Saturday 13 November 2010

Movie Review: Unstoppable

Starring Denzel Washington and Chris Pine (Captain Kirk in the Star Trek reboot of 2009), this action / disaster movie also stars a runaway train which threatens to reach havoc on the town of Stanton, Pennsylvania unless our heroes manage to stop it. Loosely based on a true incident, the story starts with an innocent but stupid mistake which evolves into a really, really big problem. It is almost as if we're talking about the butterfly effect where something simple like rolling a snowball down the hill sees it gain mass, gain speed and slowly turn into an avalanche.

Based on... reality
The story for the movie is loosely based on a real-life event which occurred on May 15, 2001 near Toledo, Ohio. An unmanned train consisting of 22 loaded cars and 25 empty cars traveled 66 miles (106 km) without incident before being stopped by railroad personnel.

The gist of it is this. While switching cars, an engineer applied what is called a dynamic brake to his engine; this is likened to downshifting a truck or car. The engineer engaged the braking, moved the throttle into position number 8 then dismounted from his engine to deal with a manual track switch. Unfortunately what he didn't know was that he had misapplied the dynamic brake and the setting of the throttle had actually restored full power to the locomotive instead of stopping it. The engineer successfully changed the track switch manually but then was unable to re-board the engine as now, instead of having slowed down, it had actually sped up. As it continued, it reached a top speed of 50 mph (80 km/h).

Like the movie, a second engine was attached to the end of the train to slow it down by dragging on the train. Another railroad employee was then able to board the main locomotive as the speed had been reduced to 11 mph (18 km/h) and stop the engine.

In reading about this particular incident and the subsequent analysis of the why this happened in the first place, I have been given to understand that the rules are far more stringent than what occurred in this event. An engineer is not allowed to dismount or mount a moving train. In other words, before dismounting to operate a track switch, the engineer must bring the train to a full stop. I did not discover in my reading what disciplinary actions the engineer of this Toledo runaway may have faced afterwards.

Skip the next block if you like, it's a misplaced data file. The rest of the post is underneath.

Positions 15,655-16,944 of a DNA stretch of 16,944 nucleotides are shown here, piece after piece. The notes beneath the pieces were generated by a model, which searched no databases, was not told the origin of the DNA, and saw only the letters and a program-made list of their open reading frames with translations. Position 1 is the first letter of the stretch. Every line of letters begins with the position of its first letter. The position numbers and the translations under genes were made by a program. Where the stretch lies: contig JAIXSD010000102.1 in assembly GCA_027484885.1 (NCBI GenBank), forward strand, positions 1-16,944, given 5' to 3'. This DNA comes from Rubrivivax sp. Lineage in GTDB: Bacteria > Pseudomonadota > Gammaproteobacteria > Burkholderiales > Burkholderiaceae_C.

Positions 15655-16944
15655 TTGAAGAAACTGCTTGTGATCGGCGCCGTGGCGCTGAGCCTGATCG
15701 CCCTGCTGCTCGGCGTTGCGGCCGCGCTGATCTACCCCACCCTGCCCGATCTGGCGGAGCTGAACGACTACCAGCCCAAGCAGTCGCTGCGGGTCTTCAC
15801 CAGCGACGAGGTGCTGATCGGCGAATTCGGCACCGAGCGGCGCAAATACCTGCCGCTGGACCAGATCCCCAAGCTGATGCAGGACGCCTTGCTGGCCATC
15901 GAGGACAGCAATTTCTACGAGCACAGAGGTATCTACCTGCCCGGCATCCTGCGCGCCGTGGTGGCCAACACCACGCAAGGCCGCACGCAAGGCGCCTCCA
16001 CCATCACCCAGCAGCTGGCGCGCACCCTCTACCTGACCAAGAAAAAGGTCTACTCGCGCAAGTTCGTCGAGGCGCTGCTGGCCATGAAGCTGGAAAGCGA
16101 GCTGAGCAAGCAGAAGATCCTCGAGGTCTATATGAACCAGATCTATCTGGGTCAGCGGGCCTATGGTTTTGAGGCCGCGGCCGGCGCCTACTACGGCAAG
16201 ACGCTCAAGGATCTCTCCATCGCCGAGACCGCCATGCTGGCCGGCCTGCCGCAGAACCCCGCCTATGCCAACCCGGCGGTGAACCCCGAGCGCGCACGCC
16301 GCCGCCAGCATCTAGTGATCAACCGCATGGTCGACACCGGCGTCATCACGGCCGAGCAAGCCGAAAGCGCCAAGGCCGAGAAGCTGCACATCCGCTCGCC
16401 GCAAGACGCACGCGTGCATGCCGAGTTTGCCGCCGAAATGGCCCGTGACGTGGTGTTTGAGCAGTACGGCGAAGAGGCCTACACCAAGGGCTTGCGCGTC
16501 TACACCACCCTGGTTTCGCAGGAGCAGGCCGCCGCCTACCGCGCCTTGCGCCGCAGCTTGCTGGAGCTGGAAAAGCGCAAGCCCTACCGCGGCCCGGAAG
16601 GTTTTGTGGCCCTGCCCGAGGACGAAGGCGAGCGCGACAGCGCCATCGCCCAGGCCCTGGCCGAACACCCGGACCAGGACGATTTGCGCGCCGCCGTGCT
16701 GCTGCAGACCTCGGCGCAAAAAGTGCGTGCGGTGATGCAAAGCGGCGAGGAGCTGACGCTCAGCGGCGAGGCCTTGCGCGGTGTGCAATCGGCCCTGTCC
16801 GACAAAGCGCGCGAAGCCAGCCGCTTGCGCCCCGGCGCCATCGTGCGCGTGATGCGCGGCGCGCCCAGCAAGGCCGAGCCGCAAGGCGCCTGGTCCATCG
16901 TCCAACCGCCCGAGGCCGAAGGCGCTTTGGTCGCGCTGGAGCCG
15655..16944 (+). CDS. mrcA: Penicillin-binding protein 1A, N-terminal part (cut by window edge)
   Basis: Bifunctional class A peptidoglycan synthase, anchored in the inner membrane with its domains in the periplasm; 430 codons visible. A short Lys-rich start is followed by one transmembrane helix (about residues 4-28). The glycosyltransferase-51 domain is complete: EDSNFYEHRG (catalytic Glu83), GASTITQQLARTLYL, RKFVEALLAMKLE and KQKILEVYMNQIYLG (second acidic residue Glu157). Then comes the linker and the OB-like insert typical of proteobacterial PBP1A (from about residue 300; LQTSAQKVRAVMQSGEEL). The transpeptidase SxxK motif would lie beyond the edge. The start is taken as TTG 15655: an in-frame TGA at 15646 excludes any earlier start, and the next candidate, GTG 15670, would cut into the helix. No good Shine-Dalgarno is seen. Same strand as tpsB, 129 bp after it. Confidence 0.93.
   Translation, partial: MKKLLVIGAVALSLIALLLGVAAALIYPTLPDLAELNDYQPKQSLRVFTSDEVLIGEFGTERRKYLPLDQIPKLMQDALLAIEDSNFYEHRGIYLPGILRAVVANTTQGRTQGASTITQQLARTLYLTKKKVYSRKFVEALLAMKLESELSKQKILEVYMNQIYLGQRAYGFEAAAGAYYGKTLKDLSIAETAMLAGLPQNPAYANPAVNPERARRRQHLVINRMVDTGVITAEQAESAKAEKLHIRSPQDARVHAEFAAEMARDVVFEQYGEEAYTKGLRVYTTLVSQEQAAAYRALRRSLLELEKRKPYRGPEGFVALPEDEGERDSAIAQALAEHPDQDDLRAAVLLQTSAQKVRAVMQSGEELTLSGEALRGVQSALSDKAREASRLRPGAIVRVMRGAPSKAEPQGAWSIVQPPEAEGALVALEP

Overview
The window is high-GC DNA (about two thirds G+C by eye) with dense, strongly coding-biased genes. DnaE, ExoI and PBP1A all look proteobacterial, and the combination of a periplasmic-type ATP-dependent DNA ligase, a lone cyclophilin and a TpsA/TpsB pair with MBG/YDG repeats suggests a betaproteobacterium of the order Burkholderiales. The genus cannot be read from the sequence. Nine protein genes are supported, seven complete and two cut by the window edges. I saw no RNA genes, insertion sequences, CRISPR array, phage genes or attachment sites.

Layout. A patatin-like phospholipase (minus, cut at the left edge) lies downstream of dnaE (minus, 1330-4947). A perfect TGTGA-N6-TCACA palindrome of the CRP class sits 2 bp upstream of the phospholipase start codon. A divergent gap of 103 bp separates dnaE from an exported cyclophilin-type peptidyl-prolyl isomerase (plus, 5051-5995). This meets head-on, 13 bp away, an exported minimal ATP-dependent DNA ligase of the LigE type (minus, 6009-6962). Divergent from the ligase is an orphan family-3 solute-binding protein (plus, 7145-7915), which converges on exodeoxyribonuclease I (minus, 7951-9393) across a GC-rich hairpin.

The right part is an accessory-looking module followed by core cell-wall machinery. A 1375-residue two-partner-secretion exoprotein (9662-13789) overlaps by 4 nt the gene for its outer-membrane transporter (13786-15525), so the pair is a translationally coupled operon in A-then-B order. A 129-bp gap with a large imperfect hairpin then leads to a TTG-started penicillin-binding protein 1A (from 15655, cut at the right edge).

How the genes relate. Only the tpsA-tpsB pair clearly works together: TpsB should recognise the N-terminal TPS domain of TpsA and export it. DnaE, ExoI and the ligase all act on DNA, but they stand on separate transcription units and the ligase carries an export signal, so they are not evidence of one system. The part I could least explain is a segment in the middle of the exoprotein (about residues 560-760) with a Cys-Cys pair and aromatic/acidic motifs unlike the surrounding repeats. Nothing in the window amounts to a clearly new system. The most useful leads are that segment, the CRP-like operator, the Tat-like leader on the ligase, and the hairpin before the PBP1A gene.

The Production
Wikipedia explains some of the background of the production and there, I discovered that Denzel Washington was paid $20 million. The budget of the whole film was apparently $100 million so minus Washington, that's still a lot of money. While I like Denzel, I can't say for myself that the addition of this actor really pushed the film over the top. Of course I know the studios are looking to get our attention with an actor's name on the marquee but in my opinion, a number of people could have done this and I would have been satisfied.

Overall, the film was well filmed with good action sequences and well acted although most of the acting let's say was done by the central figure in the story: the train!

Rotten Tomatoes
Once again, I would like to stress to readers to verify the rating of a film before selecting what you're going to shell out your hard earned dollars to see. I'm a fan of science fiction and so my ears perked up when I heard about Skyline. I saw the preview and was intrigued but then discovered the rating from Rotten Tomatoes was 11%. [I burst out laughing] 11%? Heck, I want the movie theatre to pay me to see that.

My recommendation
The film got a rating of 86% on Rotten Tomatoes. I would rate it myself as a good film but personally would advise you to wait for a rainy day. Rent the DVD or wait for it to be shown on TV. If you are going to go to the movies right now, some better choices would be Inside Job, Fair Game or Carlos, three films which are about actual events.


Rotten Tomatoes: Unstoppable: 86%

Wikipedia: Unstoppable (2010 film)


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